A Most Wanted Man (film)

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A Most Wanted Man
A Most Wanted Man Poster.jpg
Theatrical release poster
Directed by Anton Corbijn
Produced by
Screenplay by Andrew Bovell
Based on A Most Wanted Man 
by John le Carré
Music by Herbert Grönemeyer
Cinematography Benoît Delhomme
Edited by Claire Simpson
Distributed by Entertainment One
Release dates
  • 19 January 2014 (2014-01-19) (Sundance)[1]
  • 5 September 2014 (2014-09-05) (United Kingdom)
Running time
119 minutes[2]
Country United Kingdom
Language English
Budget $15 million[3]
Box office $31.6 million[4]

A Most Wanted Man is a 2014 British espionage thriller film based on the novel of the same name by John le Carré, directed by Anton Corbijn and written by Andrew Bovell.[5] The film stars Philip Seymour Hoffman, Rachel McAdams, Willem Dafoe, Robin Wright, Grigoriy Dobrygin, Daniel Brühl and Nina Hoss. It premiered at the 2014 Sundance Film Festival[6] and competed in the main competition section of the 36th Moscow International Film Festival[7] and the 40th Deauville American Film Festival. It is the last of Hoffman's films released in his lifetime.


Issa Karpov (Grigoriy Dobrygin), a refugee from Chechnya, enters Hamburg, Germany, illegally. Günther Bachmann (Philip Seymour Hoffman), a German espionage agent, leads a team that seeks to develop intelligence from the local Muslim community. The team learns of Karpov's presence from CCTV footage and confirms from Russian intelligence that he is considered to be a potentially dangerous terrorist. Bachmann's team also tracks the activities of a local Muslim philanthropist, Dr. Abdullah (Homayoun Ershadi), who is believed to be funneling funds to terrorist activities, though the team is unable to prove this. German security official Mohr (Rainer Bock) and American diplomatic attaché Sullivan (Robin Wright) both take interest in the two cases.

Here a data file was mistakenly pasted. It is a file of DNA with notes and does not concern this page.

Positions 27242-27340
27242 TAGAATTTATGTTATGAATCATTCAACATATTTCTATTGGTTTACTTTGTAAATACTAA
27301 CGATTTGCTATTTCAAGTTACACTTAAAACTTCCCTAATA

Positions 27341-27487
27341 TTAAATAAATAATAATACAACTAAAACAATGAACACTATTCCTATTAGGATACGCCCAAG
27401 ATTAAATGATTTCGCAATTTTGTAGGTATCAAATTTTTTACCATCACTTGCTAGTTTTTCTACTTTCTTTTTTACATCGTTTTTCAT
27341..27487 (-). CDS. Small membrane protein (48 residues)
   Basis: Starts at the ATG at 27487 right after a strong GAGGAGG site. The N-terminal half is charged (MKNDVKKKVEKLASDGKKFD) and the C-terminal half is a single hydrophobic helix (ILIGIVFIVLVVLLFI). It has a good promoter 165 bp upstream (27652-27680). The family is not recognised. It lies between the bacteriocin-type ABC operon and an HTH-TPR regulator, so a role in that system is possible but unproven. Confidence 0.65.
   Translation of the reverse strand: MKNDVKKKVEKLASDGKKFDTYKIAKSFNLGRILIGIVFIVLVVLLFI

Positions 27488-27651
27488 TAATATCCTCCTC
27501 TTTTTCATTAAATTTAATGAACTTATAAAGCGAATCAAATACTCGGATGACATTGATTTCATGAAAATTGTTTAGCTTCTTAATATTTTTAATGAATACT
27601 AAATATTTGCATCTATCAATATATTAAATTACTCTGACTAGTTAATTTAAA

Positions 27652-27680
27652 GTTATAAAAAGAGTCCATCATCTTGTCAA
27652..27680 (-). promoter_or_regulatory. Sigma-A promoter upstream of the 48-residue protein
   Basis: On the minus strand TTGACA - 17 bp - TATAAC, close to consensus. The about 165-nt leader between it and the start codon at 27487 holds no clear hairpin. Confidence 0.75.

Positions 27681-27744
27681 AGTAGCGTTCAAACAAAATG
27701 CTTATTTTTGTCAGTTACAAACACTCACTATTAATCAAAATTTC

Karpov contacts an immigration lawyer, Annabel Richter (Rachel McAdams), through a local Muslim family, and Richter puts him in contact with Tommy Brue (Willem Dafoe), a banker whose father laundered money for Karpov's father. Karpov identifies with his maternal Chechen heritage and doesn't want his father's money. Bachmann's team is able to turn Brue and Richter who convince Karpov to donate the funds to Abdullah's organization in the hope that Abdullah will reroute some of the funds to a shipping company acting as a front for al-Qaeda. Bachmann plans to capture Abdullah and turn him as well in order to ensnare those higher up in the terrorist organization. The plan is approved by the interior minister, and Abdullah does indeed route funds to the shipping company, but as Bachmann prepares to take Abdullah into custody, he is ambushed by forces reporting to Mohr and Sullivan who capture Abdullah and Karpov. Bachmann walks away, defeated.



In July 2013, Lionsgate acquired the US distribution rights to the film.[8]


Principal photography took place in Hamburg, Germany in September 2012.[9]